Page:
Parasites as Neuropharmacologists

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Reports are coming out this morning on a new study on one of the Loom’s favorite organisms: Toxoplasma gondii, the single-celled parasite that lives in roughly half of all people on Earth and has the ability to alter the behavior of its host. I reported on the research last June in the New York Times, when the Stanford researchers reported their results at a scientific conference. It’s nice to finally get the results on paper, though.

The study is a fine example of an underappreciated part of science: replication. In 2000 British researchers carried out a study in which they put healthy and Toxoplasma infected rats in an outdoor enclosure and watched them nose around. They added odors to some of the corners of the enclosure; sometimes the odor of rats, sometimes of rabbits, sometimes of cat urine. They found that healthy rats were deeply affected by the scent of a cat, becoming less curious. Parasite-infested rats showed no fear. They proposed that the shift in behavior was an adaptation of the parasite for getting into its final host–cats. (I included a description of this study in my book Parasite Rex.)

It was a remarkable result, but even remarkable results may not be so significant as they seem at first. They need to be replicated by other researchers. That’s what the Stanford team has now done. They set up an enclosure, set both rats and mice loose in it, and observed a significant difference between infected and parasite-free hosts. The animals were actually attracted to the smell of cats. The Stanford team went beyond mere replication, however. They took a closer look at how the parasites manipulate their hosts.


For example, they found that even though the hosts lost their fear of cats, they still had normal anxiety in other respects, and could learn to become frightened of things. This is intriguing, since innate fears (such as the fear of cat urine) is the product of many of the same neurological circuits that produce learned fear and anxiety. Toxoplasma is particularly fond of living in the brain, where it forms cysts. The researchers mapped the parasites in the brain by adding a light-producing gene to them. As the parasites moved through their hosts, the light leaked out, and the scientists could photograph their journey (see the illustration above). They found that an unusual number of Toxoplasma ended up around the amygdala, a structure in the brain that’s important for fear responses. (When the paper goes online this week, it will be here.)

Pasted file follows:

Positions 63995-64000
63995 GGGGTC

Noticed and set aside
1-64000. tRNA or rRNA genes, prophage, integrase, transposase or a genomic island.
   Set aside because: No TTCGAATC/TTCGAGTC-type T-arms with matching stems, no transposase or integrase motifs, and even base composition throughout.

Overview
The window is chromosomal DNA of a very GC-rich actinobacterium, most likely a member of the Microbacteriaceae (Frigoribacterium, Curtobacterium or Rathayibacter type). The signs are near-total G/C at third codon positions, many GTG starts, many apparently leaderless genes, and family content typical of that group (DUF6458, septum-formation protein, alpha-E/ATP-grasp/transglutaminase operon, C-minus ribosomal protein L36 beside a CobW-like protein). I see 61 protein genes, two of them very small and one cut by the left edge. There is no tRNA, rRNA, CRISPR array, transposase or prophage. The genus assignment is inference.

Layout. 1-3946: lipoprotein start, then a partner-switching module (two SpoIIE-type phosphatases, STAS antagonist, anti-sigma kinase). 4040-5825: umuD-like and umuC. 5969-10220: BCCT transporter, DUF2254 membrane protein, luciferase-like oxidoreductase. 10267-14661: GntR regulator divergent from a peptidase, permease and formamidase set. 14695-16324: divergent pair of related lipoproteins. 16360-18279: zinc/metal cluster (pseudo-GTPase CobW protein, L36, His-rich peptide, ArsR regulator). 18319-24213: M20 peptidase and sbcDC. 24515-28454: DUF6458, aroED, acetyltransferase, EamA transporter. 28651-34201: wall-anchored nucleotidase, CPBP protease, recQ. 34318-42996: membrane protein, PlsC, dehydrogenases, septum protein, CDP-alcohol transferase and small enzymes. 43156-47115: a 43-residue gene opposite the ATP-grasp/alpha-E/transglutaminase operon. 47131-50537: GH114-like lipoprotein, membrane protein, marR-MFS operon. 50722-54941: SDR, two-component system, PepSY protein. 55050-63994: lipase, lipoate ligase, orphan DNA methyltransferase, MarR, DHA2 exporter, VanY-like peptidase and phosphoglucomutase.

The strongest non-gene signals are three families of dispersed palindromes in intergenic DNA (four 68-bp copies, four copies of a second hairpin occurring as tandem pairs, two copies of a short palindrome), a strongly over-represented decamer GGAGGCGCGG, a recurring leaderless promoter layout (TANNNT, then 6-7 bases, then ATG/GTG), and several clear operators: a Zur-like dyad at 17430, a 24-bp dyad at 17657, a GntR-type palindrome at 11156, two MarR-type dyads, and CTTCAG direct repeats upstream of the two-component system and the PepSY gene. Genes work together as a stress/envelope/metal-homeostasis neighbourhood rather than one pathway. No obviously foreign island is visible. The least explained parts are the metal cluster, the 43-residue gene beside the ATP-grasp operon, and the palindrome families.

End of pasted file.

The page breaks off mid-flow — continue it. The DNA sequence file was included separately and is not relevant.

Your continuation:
While this is all extremely cool, scientists still have a lot to learn about Toxoplasma. Some recent research on the history of Toxoplasma doesn’t fit comfortably with an image of the parasite as always trying to get its hosts into the jaws of cats. It’s only in cats that Toxoplasma can reproduce sexually. Two parasites mate and their offspring–egg-like cells called oocysts–carry a mix of their genes. But Toxoplasma can also reproduce like a clone, splitting in two, either in cats or outside them. The variation in genes from one Toxoplasma to another records the history of the parasite’s reproduction. Cloning creates lots of parasites that are almost identical, genetically, while sex mixes them up in distinctive ways.

It turns out that most Toxoplasma in North America and Europe belong to three lineages that share a common set of parental strains that lived 10,000 years ago (nicknamed Adam and Eve). Once those three lineages emerged, they exploded. But they show little sign of sex. For the most part they just cloned themselves. It’s not clear whether getting into a cat was all that important to the reproductive success of these dominant strains. (The other strains of Toxoplasma elsewhere in the world have yet to be studied closely.) It’s possible that Toxoplasma’s host manipulation is an ancient adaptation that’s become a bit obsolete in modern strains, or perhaps it evolved thanks to the slight reproductive edge it gives over the course of many generations. (Sexual reproduction from time to time may be essential for the survival of a lineage.)

Despite these uncertainties, the new study certainly adds more weight to the notion that Toxoplasma has unconsciously figured out some key features of the mammal brain–features of fear and drug delivery that we don’t yet understand. Just like wasps that perform brain surgery, these are parasites worth learning from.